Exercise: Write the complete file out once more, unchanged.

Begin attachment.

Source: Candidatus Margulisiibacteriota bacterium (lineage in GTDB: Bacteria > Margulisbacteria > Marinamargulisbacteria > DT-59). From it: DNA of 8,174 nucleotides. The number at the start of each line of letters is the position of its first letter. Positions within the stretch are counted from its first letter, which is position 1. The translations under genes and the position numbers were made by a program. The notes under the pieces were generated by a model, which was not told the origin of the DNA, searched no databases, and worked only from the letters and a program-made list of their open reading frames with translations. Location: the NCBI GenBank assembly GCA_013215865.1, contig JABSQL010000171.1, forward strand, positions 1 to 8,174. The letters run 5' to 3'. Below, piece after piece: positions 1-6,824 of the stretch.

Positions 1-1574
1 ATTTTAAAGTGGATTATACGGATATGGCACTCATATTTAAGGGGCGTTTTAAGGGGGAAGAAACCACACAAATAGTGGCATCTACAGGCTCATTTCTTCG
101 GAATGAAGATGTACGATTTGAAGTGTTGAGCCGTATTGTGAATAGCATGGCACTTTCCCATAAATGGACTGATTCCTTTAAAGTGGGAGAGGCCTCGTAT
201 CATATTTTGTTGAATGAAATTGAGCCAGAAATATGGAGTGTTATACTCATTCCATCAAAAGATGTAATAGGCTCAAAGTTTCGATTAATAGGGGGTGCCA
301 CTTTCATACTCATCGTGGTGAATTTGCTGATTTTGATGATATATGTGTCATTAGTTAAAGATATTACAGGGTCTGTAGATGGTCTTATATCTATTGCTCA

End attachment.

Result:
Source: Candidatus Margulisiibacteriota bacterium (lineage in GTDB: Bacteria > Margulisbacteria > Marinamargulisbacteria > DT-59). From it: DNA of 8,174 nucleotides. The number at the start of each line of letters is the position of its first letter. Positions within the stretch are counted from its first letter, which is position 1. The translations under genes and the position numbers were made by a program. The notes under the pieces were generated by a model, which was not told the origin of the DNA, searched no databases, and worked only from the letters and a program-made list of their open reading frames with translations. Location: the NCBI GenBank assembly GCA_013215865.1, contig JABSQL010000171.1, forward strand, positions 1 to 8,174. The letters run 5' to 3'. Below, piece after piece: positions 1-6,824 of the stretch.

Positions 1-1574
1 ATTTTAAAGTGGATTATACGGATATGGCACTCATATTTAAGGGGCGTTTTAAGGGGGAAGAAACCACACAAATAGTGGCATCTACAGGCTCATTTCTTCG
101 GAATGAAGATGTACGATTTGAAGTGTTGAGCCGTATTGTGAATAGCATGGCACTTTCCCATAAATGGACTGATTCCTTTAAAGTGGGAGAGGCCTCGTAT
201 CATATTTTGTTGAATGAAATTGAGCCAGAAATATGGAGTGTTATACTCATTCCATCAAAAGATGTAATAGGCTCAAAGTTTCGATTAATAGGGGGTGCCA
301 CTTTCATACTCATCGTGGTGAATTTGCTGATTTTGATGATATATGTGTCATTAGTTAAAGATATTACAGGGTCTGTAGATGGTCTTATATCTATTGCTCA